“…Herein lies the most convincing explanation for British decline. The country failed to develop a coherent policy response to the financial crisis of the 1930’s. Its political parties, rather than working together to address pressing economic problems, remained at each other’s throats. The country turned inward. Its politics grew fractious, its policies erratic, and its finances increasingly unstable”.

    In short, Britain’s was a political, not an economic, failure. And that history, unfortunately, is all too pertinent to America’s fate.

  2. Gravatar of 123 – TheMoneyDemand Blog 123 - TheMoneyDemand Blog
    9. November 2010 at 13:04

    One very important item is missing in the list (much more important than IOR):

    “In the US the base growth is a response to the demand for liquidity during the banking crisis, the payment of interest on reserves, and the very low nominal interest rates and inflation rates.”

    There is also fear that reserves will be withdrawn too soon. This was especially important before the Fed decided to reinvest the proceeds from mortgage securities, and it was also very important in early 2009 (before the QE), as credit easing was explicitly designed to be a temporary program.

  3. Gravatar of Steve Steve
    9. November 2010 at 14:40

    Trend toward higher taxes? In the U.S.? Huh?

  4. Gravatar of Mike Sandifer Mike Sandifer
    9. November 2010 at 14:45


    I hope you’ll do a post on the World Bank’s Zoelick’s suggestion that

    “The system should also consider employing gold as an international reference point of market expectations about inflation, deflation and future currency values. Although textbooks may view gold as the old money, markets are using gold as an alternative monetary asset today.”

  5. Gravatar of JTapp JTapp
    9. November 2010 at 17:35

    You can use Google Translate to read the website you linked to. Above the graph: “What has the ECB done? Completely fails:”

  6. Gravatar of Simon K Simon K
    9. November 2010 at 18:13

    I’m with Steve – what higher taxes? Aren’t we in the process of re-enacting a completely unsustainable tax “cut”? And isn’t the main argument over whether to symbolically screw over the top 5% of tax payers? I swear these things only get media traction because most listeners don’t understand that income tax rates are marginal.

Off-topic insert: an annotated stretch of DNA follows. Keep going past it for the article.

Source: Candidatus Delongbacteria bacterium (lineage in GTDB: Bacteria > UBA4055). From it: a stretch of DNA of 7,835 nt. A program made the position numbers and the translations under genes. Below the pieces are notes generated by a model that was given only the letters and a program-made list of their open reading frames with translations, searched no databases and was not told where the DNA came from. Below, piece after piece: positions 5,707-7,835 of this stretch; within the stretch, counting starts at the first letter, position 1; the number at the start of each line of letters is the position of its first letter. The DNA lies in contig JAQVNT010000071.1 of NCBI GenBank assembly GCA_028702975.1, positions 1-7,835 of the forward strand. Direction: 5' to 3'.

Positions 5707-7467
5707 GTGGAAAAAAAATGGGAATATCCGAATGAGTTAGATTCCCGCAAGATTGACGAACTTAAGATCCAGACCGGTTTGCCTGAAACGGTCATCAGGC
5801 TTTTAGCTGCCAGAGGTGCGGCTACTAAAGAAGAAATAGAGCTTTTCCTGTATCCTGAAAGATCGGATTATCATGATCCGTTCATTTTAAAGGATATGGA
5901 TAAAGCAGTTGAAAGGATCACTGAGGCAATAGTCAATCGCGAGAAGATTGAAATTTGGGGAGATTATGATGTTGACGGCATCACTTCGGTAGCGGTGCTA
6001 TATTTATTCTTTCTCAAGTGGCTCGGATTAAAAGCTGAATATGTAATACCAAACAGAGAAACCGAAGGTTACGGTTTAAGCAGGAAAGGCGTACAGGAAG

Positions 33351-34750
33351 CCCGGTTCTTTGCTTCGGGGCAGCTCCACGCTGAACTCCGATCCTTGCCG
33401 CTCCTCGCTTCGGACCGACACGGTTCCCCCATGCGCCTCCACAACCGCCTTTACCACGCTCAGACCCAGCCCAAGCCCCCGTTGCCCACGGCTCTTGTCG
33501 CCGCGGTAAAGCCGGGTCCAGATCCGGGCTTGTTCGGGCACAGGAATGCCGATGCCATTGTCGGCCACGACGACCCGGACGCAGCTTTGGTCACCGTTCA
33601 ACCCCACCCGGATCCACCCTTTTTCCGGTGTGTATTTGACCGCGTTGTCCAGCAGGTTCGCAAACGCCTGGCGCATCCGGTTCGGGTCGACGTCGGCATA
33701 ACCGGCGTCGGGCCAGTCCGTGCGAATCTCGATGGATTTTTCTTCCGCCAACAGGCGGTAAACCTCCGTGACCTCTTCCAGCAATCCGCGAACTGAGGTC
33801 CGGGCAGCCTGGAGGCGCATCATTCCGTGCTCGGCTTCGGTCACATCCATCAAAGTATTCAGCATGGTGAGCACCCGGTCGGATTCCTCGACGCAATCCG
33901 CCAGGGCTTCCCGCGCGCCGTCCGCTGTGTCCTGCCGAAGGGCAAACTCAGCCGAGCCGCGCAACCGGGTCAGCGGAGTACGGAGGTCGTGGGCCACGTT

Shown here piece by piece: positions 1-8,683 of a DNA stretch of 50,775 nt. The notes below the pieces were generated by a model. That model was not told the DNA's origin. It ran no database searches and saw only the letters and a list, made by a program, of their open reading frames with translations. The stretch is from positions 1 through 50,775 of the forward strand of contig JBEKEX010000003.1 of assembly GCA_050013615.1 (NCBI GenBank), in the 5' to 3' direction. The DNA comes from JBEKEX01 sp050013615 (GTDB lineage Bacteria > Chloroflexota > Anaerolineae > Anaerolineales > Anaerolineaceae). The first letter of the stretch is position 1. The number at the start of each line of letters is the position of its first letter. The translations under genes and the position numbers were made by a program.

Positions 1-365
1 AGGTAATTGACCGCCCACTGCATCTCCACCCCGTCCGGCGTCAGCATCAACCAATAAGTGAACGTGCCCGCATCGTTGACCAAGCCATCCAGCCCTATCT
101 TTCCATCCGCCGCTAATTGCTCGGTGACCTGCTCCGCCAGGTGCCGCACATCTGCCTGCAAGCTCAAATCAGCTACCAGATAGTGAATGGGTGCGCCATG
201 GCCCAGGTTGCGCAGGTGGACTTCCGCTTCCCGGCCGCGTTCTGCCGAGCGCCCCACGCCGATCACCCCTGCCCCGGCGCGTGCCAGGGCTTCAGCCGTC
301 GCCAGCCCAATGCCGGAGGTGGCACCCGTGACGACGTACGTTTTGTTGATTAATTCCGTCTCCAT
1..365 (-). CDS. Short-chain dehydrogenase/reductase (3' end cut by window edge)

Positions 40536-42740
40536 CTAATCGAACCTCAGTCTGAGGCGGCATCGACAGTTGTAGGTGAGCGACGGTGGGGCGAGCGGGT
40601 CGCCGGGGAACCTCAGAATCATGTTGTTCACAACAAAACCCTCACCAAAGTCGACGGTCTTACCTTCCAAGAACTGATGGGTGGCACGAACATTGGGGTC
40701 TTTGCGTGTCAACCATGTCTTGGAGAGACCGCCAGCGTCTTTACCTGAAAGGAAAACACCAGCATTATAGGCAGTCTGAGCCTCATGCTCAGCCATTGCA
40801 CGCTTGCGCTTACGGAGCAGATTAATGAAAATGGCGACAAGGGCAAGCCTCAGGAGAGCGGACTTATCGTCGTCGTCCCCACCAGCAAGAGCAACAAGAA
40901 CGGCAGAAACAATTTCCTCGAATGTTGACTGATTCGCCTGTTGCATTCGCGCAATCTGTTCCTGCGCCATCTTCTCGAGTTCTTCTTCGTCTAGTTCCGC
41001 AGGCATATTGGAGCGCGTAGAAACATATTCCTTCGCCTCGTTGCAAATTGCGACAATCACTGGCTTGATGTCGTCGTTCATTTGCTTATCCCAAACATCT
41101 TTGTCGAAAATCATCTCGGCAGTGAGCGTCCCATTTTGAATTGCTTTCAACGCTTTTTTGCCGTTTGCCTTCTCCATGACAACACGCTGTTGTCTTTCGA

7. Gravatar of scott sumner scott sumner
    9. November 2010 at 19:00

    Marcus, Good point, but I think their problems were deeper. They bought into the socialist ideology much more than we did. Even in the 1920s American economists complained that “the dole” was creating high unemployment in Britain.

    123, Maybe, but I’m only confident listing items I have studied, and I simply don’t know as much about that issue as you do.

    Steve, The health care bill raised taxes, Obama proposes more tax increases, and all the experts say our budget nightmare will require still more tax increases. I was looking forward.

    Mike, Sorry–no time. Krugman already demolished that idea. It’ll never happen. Why adopt a contractionary policy when we are trying to raise inflation?

    Thanks JTapp.

    Simon, See my answer to Steve. We have the highest corporate tax rates in the developed world (along with Japan.)

  8. Gravatar of Liberal Roman Liberal Roman
    9. November 2010 at 23:14


    Is it right for people to say that QE is equivalent to monetizing debt?? I mean the Fed always buys treasuries in their open market operations even in normal times. Now, it’s just buying long-term Treasuries.

    But in my opinion, this is not monetizing the debt because the government will still make interest payments to the Fed on those those securities. Monetizing the debt would be printing money, buying Treasury securities and just destroying them and not expecting payments on them.

    Am I right?

  9. Gravatar of 123 123
    10. November 2010 at 04:30

    Scott, you said:
    “Maybe, but I’m only confident listing items I have studied, and I simply don’t know as much about that issue as you do.”

    No. You know about the permanent vs. temporary increases of monetary base more than me.

    And here are FOMC minutes (Jan 2010):